The last time I sat down with Hammer president Simon Oakes Let Me In was about to roll into cinemas and he was in similarly upbeat fashion this time, just returned from the Paris premiere of Hammer’s latest film, The Woman in Black and with a big opening weekend in America behind him we talked about the secret of the film’s success and where Hammer is heading next.

Oakes was heavily involved with the film’s production, with one eye in the enduring legacy of one of the most famous studios in the world and the other on the new direction he is taking.

The Woman in Black is a good old-Fashioned ghost story, and a damn effective one. With a focus on the oppressive atmosphere and serving up carefully timed moments of genuine terror it calls to life the spirit of Robert Wise’s The Haunting and succeeds as a well told ghost story, unencumbered by the post modern gorestory malaise.

Oakes expands on the decisions made in the adaptation, the thinking behind the revised ending and a few familiar faces we might be seeing resurrected from the vaults of the house of Hammer.

There are SPOILERS here, but I have marked those in the text below.

HeyUGuys:  The Woman in Black opened very well in the US last week, the biggest ever for a Hammer film.

Simon Oakes: It did, it was by far the biggest. CBS did a very good campaign, they didn’t emphasis Daniel [Radcliffe]’s presence until the final weeks. There was an excellent campaign built online in which they created a nursery rhyme about The Woman in Black which gave the impression that it was a part of American cultural life. It was a very clever piece of marketing and we opened wide, on 2,800 screens.

And it’s done very well here critically, it’s a good old fashioned ghost story but done very well.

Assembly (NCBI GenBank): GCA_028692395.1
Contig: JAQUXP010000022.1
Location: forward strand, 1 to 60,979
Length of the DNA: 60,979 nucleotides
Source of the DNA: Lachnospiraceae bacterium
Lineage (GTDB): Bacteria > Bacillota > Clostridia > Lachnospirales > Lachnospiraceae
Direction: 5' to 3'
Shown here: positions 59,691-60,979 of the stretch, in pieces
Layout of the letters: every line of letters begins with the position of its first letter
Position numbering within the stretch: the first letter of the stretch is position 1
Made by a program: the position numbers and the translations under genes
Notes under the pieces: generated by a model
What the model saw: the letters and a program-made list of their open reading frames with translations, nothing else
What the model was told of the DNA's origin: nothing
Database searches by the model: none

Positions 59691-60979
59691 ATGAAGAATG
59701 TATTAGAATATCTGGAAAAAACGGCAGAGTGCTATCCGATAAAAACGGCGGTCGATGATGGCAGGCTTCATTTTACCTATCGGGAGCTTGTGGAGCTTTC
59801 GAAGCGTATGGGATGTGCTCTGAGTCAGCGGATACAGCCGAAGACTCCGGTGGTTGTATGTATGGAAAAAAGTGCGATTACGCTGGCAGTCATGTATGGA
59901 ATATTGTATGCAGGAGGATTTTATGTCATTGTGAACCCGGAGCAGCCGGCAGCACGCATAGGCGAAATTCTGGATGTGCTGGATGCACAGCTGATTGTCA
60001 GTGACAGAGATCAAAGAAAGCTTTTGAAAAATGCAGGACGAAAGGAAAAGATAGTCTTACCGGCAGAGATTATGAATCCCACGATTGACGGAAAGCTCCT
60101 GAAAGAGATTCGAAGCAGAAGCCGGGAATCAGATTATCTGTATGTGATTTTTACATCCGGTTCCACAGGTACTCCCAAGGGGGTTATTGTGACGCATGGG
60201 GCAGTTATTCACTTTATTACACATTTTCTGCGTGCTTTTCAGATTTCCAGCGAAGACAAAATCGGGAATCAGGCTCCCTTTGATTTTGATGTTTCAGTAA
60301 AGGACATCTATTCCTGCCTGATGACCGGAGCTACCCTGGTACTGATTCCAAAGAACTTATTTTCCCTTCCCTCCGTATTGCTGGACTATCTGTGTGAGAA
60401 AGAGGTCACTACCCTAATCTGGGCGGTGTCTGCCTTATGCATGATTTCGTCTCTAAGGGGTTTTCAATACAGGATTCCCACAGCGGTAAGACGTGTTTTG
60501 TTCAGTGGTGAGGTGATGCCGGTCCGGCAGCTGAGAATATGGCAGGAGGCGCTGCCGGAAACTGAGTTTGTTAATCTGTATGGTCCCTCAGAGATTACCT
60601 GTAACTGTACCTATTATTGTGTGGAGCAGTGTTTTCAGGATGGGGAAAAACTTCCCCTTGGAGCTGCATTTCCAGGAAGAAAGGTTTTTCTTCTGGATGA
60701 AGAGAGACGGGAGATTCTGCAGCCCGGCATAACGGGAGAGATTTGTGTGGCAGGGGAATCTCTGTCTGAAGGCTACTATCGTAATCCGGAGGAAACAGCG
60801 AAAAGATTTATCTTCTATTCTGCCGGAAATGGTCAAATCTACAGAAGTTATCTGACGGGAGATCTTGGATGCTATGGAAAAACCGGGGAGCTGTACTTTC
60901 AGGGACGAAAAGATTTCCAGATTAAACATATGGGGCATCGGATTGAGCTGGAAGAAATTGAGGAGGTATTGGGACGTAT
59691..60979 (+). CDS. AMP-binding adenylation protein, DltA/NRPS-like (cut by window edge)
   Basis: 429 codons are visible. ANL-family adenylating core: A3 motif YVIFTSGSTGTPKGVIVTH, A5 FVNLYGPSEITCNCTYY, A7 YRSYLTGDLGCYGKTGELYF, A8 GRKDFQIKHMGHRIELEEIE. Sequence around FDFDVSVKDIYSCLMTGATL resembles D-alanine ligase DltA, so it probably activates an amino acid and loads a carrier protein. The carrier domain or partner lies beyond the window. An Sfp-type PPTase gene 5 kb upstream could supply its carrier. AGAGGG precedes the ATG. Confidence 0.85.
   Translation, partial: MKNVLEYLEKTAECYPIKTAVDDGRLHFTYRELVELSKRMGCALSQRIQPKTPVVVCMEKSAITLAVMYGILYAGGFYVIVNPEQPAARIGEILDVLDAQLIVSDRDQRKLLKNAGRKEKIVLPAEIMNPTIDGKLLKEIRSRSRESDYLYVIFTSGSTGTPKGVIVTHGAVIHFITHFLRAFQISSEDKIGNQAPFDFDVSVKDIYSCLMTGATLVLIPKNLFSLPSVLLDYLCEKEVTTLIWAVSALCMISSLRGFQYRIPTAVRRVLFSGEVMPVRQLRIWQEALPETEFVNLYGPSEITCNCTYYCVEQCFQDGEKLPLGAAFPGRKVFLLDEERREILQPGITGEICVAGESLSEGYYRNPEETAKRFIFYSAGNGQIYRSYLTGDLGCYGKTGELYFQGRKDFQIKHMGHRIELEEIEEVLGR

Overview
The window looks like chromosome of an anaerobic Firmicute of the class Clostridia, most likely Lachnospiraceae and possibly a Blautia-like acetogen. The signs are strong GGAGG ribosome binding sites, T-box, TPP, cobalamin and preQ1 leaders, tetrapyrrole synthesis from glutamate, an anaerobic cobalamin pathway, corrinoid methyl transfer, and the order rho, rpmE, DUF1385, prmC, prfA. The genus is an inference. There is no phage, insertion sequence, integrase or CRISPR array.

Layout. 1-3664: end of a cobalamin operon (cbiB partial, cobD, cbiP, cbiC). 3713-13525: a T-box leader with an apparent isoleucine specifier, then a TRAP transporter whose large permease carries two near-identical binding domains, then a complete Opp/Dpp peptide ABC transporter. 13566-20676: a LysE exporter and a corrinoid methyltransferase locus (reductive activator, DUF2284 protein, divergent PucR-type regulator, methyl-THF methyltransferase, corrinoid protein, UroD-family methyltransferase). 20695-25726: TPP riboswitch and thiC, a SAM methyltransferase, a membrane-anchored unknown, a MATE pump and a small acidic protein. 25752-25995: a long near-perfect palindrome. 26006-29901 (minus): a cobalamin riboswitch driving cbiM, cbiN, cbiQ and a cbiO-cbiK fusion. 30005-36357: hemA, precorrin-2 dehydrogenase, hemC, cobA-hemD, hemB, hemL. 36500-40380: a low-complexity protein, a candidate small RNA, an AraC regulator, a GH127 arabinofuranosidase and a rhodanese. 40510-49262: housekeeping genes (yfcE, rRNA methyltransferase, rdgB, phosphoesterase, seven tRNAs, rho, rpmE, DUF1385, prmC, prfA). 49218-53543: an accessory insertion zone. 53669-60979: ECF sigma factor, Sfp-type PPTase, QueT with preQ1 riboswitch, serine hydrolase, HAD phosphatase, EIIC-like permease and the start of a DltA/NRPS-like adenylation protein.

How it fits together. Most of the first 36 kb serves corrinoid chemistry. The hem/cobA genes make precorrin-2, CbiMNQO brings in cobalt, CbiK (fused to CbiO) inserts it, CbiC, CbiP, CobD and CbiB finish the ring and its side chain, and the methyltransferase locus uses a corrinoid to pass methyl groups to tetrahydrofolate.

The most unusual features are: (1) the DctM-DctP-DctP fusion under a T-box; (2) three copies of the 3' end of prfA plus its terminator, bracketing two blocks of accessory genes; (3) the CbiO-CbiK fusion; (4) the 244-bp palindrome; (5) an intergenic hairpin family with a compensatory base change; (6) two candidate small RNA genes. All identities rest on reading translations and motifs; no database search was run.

Well, look at the revival of Dickens at the moment, when something’s classic it has a longevity. Susan’s novel was a throwback to the Wilkie Collins novellas from the Victorian age. I don’t think people get tired of the haunted house trope. People are getting really scared, whereas what is, in modern terms, called horror you’ve got what I call the gornography of some of these films. I don’t think they have the same emotional response, there’s a visceral response certainly but [The Woman in Black] goes deeper. Very rarely do people say they don’t believe in ghosts…

Or tell me a good ghost story and I’ll believe you…

That’s it. I think what Jane [Goldman] did was to take what Susan Hill imagined on the page and made it happen, it’s a beautiful screenplay. Then James [Watkins] assembled a great team and they found a great location, we looked all over the country for the right house. It had to be gothic without being pastiche gothic.

What struck me was how straight everything was played, and when you’re dealing with a film centered around a haunted house, something which is almost beyond parody, you have to be very careful.